Third: a sound business environment. Of the top 500 multinationals, 140 have established presences in Guangzhou, and there are about 37 consulate-generals from various countries in the city.
Fourth: a well-established visitor infrastructure. There are 256 star-rated hotels in Guangzhou, including 14 that are 5-star and 34 that are 4-star.
What Is The Impact Of The Twice-annual Canton Fair?
With a 53-year history, the Canton Fair is the largest and most comprehensive international trade fair in China. It is an iconic calling card for the city of Guangzhou. Currently, business travel dominates all other forms of inbound travel to Guangzhou, with the Canton Fair a primary factor. The Fair contributes nearly $5 billion annually to the economy of Guangzhou, meaning direct expenses of $800 million spent by visitors and business organizations. During the Fair hotel occupancy reaches 100 percent and room rates can skyrocket, so it is best to book well ahead.
How Will The 2010 Asian Games Affect Guangzhou Now And In The Future?
It’s a golden opportunity for Guangzhou to showcase the city’s potential. Investment for the Asian Games will add $120 billion to the local gross domestic product, with direct investment for the Games creating 304,000 jobs. With an estimated 150,000 international and 500,000 domestic tourists in Guangzhou during the Asian Games, international awareness of the city will also be boosted. In preparation for the Games, the city’s transport network, telecommunications systems and tourism facilities have all been upgraded, along with improvements in the quality of its air and waterways.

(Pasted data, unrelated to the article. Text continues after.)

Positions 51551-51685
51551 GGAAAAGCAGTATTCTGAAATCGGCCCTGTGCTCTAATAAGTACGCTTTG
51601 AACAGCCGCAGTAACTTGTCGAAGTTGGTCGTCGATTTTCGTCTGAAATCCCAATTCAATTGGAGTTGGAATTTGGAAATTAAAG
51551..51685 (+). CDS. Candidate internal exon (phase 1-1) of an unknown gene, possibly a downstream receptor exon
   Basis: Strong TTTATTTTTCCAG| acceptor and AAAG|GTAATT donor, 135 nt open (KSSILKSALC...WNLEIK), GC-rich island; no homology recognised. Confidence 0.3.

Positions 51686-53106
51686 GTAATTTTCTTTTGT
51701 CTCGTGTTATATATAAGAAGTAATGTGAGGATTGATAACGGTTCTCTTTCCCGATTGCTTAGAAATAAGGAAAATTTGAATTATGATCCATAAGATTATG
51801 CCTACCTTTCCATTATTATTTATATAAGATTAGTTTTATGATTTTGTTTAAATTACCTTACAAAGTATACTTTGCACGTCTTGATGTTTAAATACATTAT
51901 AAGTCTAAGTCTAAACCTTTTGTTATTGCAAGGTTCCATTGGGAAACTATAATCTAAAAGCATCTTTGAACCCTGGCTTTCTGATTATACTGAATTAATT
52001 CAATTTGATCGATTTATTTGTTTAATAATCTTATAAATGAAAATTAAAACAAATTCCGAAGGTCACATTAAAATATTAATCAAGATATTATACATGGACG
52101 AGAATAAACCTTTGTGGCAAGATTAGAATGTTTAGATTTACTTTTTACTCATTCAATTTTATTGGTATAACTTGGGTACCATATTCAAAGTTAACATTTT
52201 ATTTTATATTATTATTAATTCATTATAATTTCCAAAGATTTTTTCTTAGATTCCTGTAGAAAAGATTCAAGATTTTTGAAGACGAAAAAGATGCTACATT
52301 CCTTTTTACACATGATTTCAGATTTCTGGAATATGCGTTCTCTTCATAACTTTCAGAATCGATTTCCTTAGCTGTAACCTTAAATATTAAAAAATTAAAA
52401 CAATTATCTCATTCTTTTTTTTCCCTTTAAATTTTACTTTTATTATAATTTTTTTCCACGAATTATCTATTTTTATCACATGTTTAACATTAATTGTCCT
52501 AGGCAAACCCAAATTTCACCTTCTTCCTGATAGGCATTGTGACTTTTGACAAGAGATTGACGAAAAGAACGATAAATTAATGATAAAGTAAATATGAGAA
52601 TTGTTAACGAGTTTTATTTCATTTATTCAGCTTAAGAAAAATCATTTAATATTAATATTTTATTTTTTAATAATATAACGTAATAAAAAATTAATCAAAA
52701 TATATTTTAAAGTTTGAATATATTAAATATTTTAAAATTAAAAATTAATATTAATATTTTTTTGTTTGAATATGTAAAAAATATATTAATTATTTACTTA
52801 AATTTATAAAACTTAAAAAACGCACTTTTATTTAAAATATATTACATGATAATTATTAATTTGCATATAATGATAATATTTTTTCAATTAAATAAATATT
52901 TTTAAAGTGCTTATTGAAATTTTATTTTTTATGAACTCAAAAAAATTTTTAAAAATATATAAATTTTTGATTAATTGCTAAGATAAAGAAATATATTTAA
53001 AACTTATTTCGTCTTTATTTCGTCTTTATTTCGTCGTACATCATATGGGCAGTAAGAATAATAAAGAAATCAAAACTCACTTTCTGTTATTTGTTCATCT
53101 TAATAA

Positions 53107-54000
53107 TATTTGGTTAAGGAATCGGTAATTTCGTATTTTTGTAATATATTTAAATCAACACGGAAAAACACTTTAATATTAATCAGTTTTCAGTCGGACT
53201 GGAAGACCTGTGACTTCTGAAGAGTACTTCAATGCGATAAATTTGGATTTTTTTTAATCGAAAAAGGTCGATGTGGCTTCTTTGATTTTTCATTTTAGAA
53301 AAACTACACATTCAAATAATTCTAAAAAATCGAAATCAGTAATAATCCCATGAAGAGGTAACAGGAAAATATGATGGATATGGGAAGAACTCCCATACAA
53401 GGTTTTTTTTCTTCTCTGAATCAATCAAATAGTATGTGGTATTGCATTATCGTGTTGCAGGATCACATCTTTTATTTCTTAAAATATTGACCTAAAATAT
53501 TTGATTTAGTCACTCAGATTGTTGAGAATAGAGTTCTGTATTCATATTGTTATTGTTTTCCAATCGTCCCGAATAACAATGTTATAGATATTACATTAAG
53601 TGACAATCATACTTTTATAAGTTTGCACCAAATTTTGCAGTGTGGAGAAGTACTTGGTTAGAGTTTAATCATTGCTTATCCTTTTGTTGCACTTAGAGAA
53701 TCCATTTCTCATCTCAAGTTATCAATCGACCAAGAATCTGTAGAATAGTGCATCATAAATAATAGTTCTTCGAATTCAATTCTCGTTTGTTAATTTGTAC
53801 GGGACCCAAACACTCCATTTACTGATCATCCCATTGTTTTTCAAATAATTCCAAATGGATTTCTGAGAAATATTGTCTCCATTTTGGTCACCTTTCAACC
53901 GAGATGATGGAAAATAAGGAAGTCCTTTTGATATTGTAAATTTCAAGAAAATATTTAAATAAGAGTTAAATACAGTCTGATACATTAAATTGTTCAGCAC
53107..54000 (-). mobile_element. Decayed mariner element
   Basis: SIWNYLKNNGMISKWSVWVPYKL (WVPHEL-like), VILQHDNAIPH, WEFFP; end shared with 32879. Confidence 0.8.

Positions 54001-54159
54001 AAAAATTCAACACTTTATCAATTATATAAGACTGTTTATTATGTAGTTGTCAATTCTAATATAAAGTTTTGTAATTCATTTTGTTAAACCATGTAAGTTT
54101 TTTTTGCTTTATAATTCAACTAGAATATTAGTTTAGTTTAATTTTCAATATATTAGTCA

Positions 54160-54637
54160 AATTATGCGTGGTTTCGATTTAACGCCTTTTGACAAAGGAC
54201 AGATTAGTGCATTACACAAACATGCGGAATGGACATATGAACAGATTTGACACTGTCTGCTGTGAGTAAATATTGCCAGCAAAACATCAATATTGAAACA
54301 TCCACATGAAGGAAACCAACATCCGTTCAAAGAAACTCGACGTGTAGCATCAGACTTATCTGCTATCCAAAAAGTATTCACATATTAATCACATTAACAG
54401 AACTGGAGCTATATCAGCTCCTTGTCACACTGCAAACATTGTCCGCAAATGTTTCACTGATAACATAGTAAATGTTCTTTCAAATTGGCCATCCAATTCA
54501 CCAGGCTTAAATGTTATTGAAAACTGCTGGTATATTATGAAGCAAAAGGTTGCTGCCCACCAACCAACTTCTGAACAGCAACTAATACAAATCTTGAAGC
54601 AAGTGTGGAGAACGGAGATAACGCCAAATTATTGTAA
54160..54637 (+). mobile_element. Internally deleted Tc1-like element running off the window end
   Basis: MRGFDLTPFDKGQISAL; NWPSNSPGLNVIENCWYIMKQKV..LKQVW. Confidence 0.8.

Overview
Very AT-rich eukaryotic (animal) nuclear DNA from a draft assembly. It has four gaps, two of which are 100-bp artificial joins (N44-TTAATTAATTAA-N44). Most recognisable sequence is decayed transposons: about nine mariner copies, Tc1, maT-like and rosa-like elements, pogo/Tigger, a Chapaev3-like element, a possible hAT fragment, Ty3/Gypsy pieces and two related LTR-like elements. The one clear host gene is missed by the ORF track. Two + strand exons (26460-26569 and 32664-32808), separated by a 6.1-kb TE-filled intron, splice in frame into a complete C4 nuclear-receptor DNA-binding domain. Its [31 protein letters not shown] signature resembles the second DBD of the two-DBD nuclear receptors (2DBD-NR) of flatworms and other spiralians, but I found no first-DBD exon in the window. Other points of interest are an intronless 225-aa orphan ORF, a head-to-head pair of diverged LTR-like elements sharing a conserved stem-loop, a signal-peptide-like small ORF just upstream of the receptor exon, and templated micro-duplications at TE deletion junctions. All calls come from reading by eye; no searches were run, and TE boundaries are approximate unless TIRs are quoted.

The tourism industry is expected to continue to benefit well after the Games. According to the city’s strategic plan, by 2012 Guangzhou will become one of the region’s most-visited cities, generating $15 billion in tourist dollars, including foreign receipts of over $3.4 billion.
First opened in 1742 by George William Wilton, a seller of oysters, shrimp and cockles near Haymarket in London, Wiltons continued drawing diners with its delicious food for more than two centuries. This summer, Wiltons celebrates its 280th birthday and its place as one of London’s most beloved fine-dining establishments with a unique dining experience.